Although he says he didn’t live a flashy lifestyle, Wameyo was very generous and always helped anyone who was in need and came his way. At the time he didn’t realise how much money he was giving away as he never counted. He ended up wasting about six of his prime years when he had a lot of income and opportunities to invest due to his uncalculated generosity.

By the time he caught up, he was 30 years, already married and with a family, which meant he had more expenses and therefore little left for saving. It is this experience that has made him to put up a platform where he offers financial consultation services to those below 35 years who form his target market as they are in their prime years and he wouldn’t want them to make the same mistakes he made when he was their age.

“Every week I receive about 15 emails from people from all walks of life seeking advice on financial matters and I am happy to help. Financial literacy entails more than just personal finances. It is more than being able to balance a checkbook, budget, compare prices, or get a job. It is a continuum that also includes skills like long-term vision and planning for the future, as well as the discipline to use those skills every day to make money, grow it, keep it, and spend it. This requires a mental shift in order to conquer beliefs that you previously didn’t deem possible, seeing your own results, and seeing the possibilities,” he says adding that anybody can be empowered to believe he can be a job creator but that requires a change of perspective.

“Many typical employed young people live a lifestyle that they are not capable of supporting financially. They own things on credit and things have moved from bad to worse since 2002 when credit facilities were made easily available to the Kenyan public. Today, for instance, many young people hurry to buy cars on loan, live in bigger and expensive rental apartments on credit when their true financial status doesn’t allow such a lifestyle,” he says.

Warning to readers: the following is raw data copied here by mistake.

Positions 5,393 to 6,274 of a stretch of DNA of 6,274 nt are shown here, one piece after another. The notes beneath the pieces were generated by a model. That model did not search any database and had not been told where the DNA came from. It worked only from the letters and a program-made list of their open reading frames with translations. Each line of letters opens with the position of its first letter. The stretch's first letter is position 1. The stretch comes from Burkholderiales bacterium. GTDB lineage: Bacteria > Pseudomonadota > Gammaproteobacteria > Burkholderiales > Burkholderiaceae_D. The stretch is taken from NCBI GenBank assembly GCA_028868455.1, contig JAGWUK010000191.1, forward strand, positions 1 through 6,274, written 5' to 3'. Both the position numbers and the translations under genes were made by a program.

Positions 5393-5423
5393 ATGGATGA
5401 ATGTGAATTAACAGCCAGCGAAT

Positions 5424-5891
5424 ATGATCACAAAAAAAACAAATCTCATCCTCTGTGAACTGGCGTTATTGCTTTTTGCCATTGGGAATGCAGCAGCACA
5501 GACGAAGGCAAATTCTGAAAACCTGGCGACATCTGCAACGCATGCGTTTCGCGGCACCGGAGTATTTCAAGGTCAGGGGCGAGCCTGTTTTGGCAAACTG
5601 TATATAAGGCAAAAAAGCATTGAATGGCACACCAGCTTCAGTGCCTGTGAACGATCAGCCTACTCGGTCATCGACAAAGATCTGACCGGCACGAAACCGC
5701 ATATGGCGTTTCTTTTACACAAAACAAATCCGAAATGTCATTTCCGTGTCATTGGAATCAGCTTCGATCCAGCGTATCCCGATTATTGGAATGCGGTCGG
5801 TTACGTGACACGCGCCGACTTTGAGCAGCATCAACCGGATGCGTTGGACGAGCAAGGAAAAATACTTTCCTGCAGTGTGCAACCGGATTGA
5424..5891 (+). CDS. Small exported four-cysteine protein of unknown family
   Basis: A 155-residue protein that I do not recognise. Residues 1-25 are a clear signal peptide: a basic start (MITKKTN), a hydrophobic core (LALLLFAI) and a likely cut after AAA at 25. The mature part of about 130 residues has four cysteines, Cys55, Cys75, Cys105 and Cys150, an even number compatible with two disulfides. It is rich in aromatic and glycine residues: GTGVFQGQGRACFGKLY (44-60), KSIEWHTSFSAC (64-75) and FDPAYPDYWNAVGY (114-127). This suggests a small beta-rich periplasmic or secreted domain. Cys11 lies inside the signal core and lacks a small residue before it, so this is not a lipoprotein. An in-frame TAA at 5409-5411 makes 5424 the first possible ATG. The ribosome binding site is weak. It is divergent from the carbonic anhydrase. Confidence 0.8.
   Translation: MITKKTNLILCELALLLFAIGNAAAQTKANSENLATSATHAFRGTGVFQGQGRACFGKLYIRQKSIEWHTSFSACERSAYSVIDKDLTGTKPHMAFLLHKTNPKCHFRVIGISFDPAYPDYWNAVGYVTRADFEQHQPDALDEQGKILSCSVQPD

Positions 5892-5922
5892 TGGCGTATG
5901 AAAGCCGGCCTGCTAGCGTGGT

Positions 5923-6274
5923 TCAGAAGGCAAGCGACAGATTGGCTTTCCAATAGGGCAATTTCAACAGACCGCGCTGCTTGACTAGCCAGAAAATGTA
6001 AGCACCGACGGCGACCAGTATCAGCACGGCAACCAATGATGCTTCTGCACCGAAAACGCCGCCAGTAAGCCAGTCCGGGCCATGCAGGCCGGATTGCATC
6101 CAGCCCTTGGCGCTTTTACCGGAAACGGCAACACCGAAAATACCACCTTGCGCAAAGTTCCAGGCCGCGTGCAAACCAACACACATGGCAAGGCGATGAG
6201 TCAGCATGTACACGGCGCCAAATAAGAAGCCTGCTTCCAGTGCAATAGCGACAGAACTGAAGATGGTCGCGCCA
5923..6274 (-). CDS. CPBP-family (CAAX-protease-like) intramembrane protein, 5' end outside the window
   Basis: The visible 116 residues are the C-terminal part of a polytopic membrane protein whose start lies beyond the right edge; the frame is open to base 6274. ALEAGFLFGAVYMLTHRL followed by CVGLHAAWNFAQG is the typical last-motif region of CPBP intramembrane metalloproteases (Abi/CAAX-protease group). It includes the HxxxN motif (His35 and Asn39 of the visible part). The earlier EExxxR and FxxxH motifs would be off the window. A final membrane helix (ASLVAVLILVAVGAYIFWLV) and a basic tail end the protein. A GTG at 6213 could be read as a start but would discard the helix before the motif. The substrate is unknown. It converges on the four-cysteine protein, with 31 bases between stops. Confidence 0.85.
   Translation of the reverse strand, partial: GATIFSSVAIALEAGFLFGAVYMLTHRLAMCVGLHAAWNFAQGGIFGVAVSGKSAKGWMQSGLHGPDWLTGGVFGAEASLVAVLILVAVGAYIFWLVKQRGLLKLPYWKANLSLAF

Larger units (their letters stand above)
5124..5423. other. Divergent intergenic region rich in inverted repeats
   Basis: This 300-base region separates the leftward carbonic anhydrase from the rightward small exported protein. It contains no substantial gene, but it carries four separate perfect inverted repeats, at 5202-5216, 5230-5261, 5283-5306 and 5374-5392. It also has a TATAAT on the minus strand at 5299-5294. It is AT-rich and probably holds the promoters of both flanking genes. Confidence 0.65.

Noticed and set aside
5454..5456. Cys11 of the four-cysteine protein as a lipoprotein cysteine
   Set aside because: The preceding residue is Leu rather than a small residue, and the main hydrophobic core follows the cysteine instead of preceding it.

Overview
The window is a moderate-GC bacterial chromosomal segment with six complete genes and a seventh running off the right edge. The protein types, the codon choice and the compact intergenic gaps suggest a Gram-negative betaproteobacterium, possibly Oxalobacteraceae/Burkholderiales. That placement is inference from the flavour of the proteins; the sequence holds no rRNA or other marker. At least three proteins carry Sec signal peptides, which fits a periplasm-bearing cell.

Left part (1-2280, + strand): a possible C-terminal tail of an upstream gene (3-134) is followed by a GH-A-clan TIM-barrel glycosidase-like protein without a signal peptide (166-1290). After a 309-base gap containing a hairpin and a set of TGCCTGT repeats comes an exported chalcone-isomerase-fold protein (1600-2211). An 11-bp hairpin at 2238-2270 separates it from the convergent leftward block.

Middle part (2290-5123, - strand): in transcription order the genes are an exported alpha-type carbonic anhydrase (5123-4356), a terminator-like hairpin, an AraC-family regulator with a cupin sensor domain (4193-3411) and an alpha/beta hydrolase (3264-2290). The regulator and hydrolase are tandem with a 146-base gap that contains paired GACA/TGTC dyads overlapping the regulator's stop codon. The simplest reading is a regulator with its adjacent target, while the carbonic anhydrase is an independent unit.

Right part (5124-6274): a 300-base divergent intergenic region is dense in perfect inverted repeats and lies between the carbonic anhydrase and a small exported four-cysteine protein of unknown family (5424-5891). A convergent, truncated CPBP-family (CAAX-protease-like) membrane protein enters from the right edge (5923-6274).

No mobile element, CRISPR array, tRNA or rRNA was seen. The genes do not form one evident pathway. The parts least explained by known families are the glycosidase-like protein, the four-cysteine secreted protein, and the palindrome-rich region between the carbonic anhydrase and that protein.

One of the key examples he talks about is the flamboyant and expensive weddings people hold today, and how many people take up loans to support their consumer behaviour. From his experience he notes, “Many people will only seek financial literacy education when it is too late and they are buried in financial woes like debt.”

He advises people to strive to live lifestyles that they can afford rather than put up a false image, which will later bite them financially.

Wameyo is currently working on launching a business school to teach entrepreneurship from practical experiences. The aim is to have it as a franchise model in various parts of East Africa by 2030. The school aims at inviting people who have business ideas and helping them actualise these into viable businesses.

Wameyo also offers career transition services to individuals who are entrenched, unemployed, or leaving employment. He also helps banks and Saccos develop their credit personnel by offering them financial advisory skills. He also gives financial talks to students in various universities. In addition, he writes a financial advice column in one of the local dailies. He enjoys spending his free time with his family and also doing some farming.  [email protected]

Published in December 2014